Saratoga Springs Urology
1 West Ave | Suite 215
Saratoga Springs, NY 12866-6045

Urinary Incontinence

Urinary incontinence is any involuntary leakage of urine. It can be a common and distressing problem, which may have a profound impact on quality of life. Urinary incontinence almost always results from an underlying treatable medical condition but is under-reported to medical practitioners.

Anatomy and function of the urinary bladder

The urinary bladder is a hollow muscle equipped with nerves, that is closed by passive and active closure mechanisms. The bladder can contract so that its filling volume is diminished, the active closure mechanisms, the muscular sphincter, can contract too so that the urethra is closed tightly. Both different muscular structures cannot actively relax, they relax by stopping their nerval stimulation.

Therefore the bladder has two distinctive functions:

  1. Holding the urine that is continually produced by the kidneys
  2. Getting rid of the urine during situations that are socially acceptable

These two functions of the bladder work autonomously, but under the influence of the central nervous system.

During the filling phase the bladder receives almost no nerval impulses so it is relaxed and can receive up to 300-500ml of urine. The passive sphincter closes during that phase due to the anatomic situation, and is supported by the active, muscular sphincter.

If it comes to urination the bladder musculature receives signals from its nerves so it contracts and reduces its filling volume, at the same time the anatomic structure of the passive sphincter opens as like the active sphincter does because it's stimulation is ceased completely.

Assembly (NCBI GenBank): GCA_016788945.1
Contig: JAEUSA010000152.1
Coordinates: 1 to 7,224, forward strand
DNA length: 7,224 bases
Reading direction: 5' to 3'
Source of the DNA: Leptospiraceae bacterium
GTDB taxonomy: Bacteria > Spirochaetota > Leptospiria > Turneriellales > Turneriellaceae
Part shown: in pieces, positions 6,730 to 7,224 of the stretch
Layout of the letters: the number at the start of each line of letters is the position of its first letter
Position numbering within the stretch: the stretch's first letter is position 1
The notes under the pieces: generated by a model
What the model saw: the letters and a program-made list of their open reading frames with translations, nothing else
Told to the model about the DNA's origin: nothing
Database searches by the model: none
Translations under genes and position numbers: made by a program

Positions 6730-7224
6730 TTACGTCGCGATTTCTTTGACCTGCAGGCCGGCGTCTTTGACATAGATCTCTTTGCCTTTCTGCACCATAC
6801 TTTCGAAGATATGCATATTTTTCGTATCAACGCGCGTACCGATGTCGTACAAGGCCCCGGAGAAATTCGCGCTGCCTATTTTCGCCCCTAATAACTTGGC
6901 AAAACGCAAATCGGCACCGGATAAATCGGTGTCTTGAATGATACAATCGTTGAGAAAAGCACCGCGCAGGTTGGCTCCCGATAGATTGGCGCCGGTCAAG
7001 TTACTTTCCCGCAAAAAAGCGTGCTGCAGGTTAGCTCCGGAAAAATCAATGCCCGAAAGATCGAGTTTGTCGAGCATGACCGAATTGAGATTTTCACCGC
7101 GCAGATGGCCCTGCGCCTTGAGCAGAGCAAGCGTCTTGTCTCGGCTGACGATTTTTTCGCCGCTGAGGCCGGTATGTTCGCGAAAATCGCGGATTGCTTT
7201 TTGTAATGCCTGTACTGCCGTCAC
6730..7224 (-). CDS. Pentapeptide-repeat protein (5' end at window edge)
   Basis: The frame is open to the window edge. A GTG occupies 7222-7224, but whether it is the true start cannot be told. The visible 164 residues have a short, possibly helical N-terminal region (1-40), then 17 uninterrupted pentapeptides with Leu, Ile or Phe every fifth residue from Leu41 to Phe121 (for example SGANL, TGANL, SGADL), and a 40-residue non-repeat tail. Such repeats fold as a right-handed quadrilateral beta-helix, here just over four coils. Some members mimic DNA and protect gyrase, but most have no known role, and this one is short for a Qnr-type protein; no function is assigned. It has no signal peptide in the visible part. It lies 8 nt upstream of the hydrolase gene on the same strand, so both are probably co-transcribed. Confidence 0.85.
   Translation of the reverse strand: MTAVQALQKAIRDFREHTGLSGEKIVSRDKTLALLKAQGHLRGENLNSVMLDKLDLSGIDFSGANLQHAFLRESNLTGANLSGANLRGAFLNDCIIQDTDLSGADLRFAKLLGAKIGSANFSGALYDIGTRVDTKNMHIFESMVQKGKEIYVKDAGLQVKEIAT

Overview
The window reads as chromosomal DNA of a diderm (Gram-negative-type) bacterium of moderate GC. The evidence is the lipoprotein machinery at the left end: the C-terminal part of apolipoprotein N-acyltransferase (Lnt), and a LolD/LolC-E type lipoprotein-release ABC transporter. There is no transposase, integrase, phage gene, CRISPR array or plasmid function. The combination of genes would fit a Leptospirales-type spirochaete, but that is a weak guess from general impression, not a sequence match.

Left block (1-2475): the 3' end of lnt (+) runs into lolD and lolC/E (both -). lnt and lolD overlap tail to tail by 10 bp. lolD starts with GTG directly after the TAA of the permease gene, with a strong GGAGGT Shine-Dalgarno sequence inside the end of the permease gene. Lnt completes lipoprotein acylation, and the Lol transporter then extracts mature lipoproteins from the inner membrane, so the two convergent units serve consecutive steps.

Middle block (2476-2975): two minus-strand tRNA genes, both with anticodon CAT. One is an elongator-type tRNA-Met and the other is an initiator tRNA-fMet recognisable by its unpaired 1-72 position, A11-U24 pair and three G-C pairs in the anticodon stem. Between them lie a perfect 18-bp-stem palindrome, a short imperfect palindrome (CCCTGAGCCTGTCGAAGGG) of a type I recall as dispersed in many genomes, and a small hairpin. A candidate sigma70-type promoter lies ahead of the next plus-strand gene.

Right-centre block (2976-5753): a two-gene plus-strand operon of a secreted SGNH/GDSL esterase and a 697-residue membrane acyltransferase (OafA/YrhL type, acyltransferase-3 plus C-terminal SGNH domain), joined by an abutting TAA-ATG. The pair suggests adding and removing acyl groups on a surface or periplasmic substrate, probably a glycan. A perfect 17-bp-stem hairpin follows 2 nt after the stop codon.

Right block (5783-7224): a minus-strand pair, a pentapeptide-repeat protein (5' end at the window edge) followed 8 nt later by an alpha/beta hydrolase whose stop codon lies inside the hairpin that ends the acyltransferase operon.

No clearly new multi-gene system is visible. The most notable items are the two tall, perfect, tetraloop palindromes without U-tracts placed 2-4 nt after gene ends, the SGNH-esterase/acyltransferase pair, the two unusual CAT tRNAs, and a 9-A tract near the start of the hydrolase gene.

So there are two mechanisms that can lead to leakage of urine:

  1. If the bladder hollow muscle contracts during a time it should not do so
  2. Failure of the closure mechanism

These are two completely different causes.

Diagnostic procedures

Since the treatment focuses on totally different causes it is crucial to differentiate these causes of incontinence properly.

To achieve this goal many different methods exist. They start with simple ones like taking the history and having the patient fill out a micturition protocol, continue with laboratory examinations of the urine, ultrasound examination of kidneys and bladder, and end with cystoscopy (endoscopic examination of the bladder), x-ray and urodynamic measurement (measuring the pressures in the bladder during filling and emptying of the bladder) if applicable and necessary.


If we have an overactive bladder the treatment has to be targeted to the hollow muscle of the urinary bladder. Here we have to weaken the bladder musculature. Usually this treatment will be an oral medication while other applications (transdermal systems) exists, in rare cases where drug therapy is not sufficient surgical treatment may be successful.

In the case of a loose closing apparatus (that can appear after child birth) the approach is to strengthen the muscular sphincter. Here special physical exercise can be successful in a large number of patients. Since the muscles of the urethra are very small and tiny and usually are activated unconsciously, special education by skilled personnel over 10-12 weeks is required. Cases of unsuccessful treatment receive additional electrotherapy. This cause of urinary incontinence can also be treated very successfully by surgical procedures that tighten the bladder outlet precisely. Medication is available for this kind of incontinence too. What kind of treatment will be suggested and in which sequence depends on the individual situation of the patient.

It should be emphasized that urinary incontinence is not a fate that must be endured; it can be treated.